North Carolina Traffic Court Records
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What Are North Carolina Traffic Court Records?
North Carolina traffic court records are the legal documents and case files created from the proceedings of the traffic courts in the state of North Carolina. These include records related to moving violations and non-moving under the motor vehicle code within the state of North Carolina.
Are North Carolina Traffic Court Records Public Records?
As with all other states, North Carolina traffic court records are public records, under the public access to information law, and may be accessed and viewed by members of the public, except where these records have been restricted from public access by a judge.
Getting a Traffic Ticket in North Carolina
A North Carolina traffic ticket also referred to as a North Carolina Uniform Citation Ticket is usually a computer-generated long-form issued for traffic violations. This represents a sworn statement from the officer describing the observed violation. It is issued by a state, county or municipal police or sheriff department officer and will be completed by the officer. It will show the bio-data of the offender including full name, date of birth, social security number, physical & mailing addresses (if different) and details of the license and vehicle involved. The nature of the charge being cited for will also be listed, along with the location where the alleged offense occurred with the date and time.
The statute or ordinance the offender is accused of violating will also be included on the ticket and the county where the violation occurred as well as the court which the offender will need to appear before. The ticket should also show the amount to be paid, the due date for a response and whether a court appearance will be required. If the fine to be paid is not listed on the ticket, then you will need to contact the county court listed. There is typically an option where the offender (by signing the citation and box being checked) can pay all applicable fines and charges without having to make a court appearance. Doing this is seen as an admission of guilt.
North Carolina traffic tickets come with financial repercussions. These could come to include penalty fines and court fees. The offender is also facing the possibility of points being added on their driving record, which can lead to license suspension or revocation. Fines vary by the violation (determined by presiding laws and statutes), so a fine for speeding above the designated limit will differ from a fine for a DUI. The ticket will also include information on contesting the charge.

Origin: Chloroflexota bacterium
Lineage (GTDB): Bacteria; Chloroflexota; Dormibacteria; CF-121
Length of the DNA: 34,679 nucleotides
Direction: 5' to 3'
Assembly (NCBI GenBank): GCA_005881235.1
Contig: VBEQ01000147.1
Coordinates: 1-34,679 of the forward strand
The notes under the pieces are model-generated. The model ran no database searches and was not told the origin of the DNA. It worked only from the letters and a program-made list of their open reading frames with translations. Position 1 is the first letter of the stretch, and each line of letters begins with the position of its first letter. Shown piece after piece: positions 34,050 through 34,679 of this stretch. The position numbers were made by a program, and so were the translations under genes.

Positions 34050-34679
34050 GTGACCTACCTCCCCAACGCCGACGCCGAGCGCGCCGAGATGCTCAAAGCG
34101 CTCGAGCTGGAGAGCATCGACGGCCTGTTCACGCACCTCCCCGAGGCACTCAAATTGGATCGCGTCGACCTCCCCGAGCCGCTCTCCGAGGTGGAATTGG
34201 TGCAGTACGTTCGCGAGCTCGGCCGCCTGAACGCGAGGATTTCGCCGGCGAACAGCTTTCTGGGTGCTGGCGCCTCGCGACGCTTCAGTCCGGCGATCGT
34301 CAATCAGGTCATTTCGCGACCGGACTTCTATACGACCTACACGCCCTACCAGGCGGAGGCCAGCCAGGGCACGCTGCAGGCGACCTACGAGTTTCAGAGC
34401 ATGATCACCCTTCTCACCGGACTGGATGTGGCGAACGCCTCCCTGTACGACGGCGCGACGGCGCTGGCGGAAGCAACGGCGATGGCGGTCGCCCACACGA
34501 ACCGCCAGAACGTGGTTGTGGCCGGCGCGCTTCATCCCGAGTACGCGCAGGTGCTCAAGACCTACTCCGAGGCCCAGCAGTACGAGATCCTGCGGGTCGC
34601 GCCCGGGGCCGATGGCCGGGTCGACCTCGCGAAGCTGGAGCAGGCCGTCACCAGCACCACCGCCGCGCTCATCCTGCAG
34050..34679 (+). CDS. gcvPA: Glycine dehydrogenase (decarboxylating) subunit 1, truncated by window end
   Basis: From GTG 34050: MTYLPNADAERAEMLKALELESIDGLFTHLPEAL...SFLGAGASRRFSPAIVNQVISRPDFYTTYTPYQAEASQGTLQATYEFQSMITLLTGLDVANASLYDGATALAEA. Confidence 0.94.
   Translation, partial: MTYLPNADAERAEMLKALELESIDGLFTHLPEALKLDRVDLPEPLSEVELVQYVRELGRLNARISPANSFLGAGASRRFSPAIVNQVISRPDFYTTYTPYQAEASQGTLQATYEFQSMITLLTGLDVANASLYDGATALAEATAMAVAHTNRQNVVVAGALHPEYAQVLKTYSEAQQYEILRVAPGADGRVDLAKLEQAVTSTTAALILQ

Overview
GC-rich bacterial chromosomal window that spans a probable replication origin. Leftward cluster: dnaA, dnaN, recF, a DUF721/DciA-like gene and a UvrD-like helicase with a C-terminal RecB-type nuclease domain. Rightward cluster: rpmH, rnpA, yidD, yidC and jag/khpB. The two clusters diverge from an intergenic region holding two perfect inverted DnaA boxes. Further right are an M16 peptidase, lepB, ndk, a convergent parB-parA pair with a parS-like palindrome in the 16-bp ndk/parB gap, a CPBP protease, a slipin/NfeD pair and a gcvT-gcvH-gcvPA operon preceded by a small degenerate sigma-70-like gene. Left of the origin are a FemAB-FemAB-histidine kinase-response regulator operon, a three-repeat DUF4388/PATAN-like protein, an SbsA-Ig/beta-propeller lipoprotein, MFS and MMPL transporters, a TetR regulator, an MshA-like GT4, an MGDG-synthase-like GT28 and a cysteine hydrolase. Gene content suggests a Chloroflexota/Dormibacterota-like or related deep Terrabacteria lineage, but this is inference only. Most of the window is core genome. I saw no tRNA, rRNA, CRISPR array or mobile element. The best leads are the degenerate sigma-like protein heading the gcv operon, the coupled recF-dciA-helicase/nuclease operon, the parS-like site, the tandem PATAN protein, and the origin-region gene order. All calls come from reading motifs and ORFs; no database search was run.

In addition to fines, based on the nature of the cited violation and the outcome, some penalties can be incurred. The offender's license type and driving record history may also have an effect on these penalties. A specific number of penalty points, again based on the violation, will be added to the record of a convicted driver. Accumulation of a certain number of points over a certain period, usually up to 12 points within 36 months will result in a suspension, and you will need to pay a fee to have your license reinstated.
Traffic violations are classified as moving and non-moving violations. Moving violations are traffic laws violated by a vehicle in motion, while Non-moving violations tend to relate to parking or faulty violations. Non-moving violations also can occur when the car is moving but are differentiated by the treatment of the courts and North Carolina Department of Motor Vehicles (DMV) as non-moving violations are not reported to the DMV and will not appear on your driving record.
What to Do When You Get a Traffic Ticket in North Carolina?
Upon receiving a traffic ticket in North Carolina, you are required to respond and either
- Pay Ticket.
- Contest Ticket
If you choose to pay your ticket then you are essentially pleading GUILTY to the citation and you have consented to accept responsibility for the violation and agreed to all associated penalties, including all fines, fees, and surcharges arising from this plea. You have also consented to waive your right to challenge the ticket in court.
- If a court appearance is not mandated, the ticket can be paid in person at the office of the court clerk, via mail and online. If you choose to go this route, the ticket citation, your driver’s license and proof of insurance will be required (no matter the chosen mode of payment). Different courts may require different forms of payment, so verification with the particular court should be made beforehand.
- If a court appearance is required, the first appearance (arraignment) will be where you will enter your GUILTY plea and pay off your fines and associated charges. Your ticket cannot be paid off beforehand if a court appearance is required. This conviction may result in points being added to your license.
If you choose to contest the ticket, this is the same as choosing to plead NOT GUILTY to the citation.
- You will be required to make a court appearance on the designated date and time for the arraignment, to enter your plea. After entering your plea, a date for your trial will be set of which you must appear or risk being found GUILTY in your absence. If this happens, then you are liable for all penalties and court charges.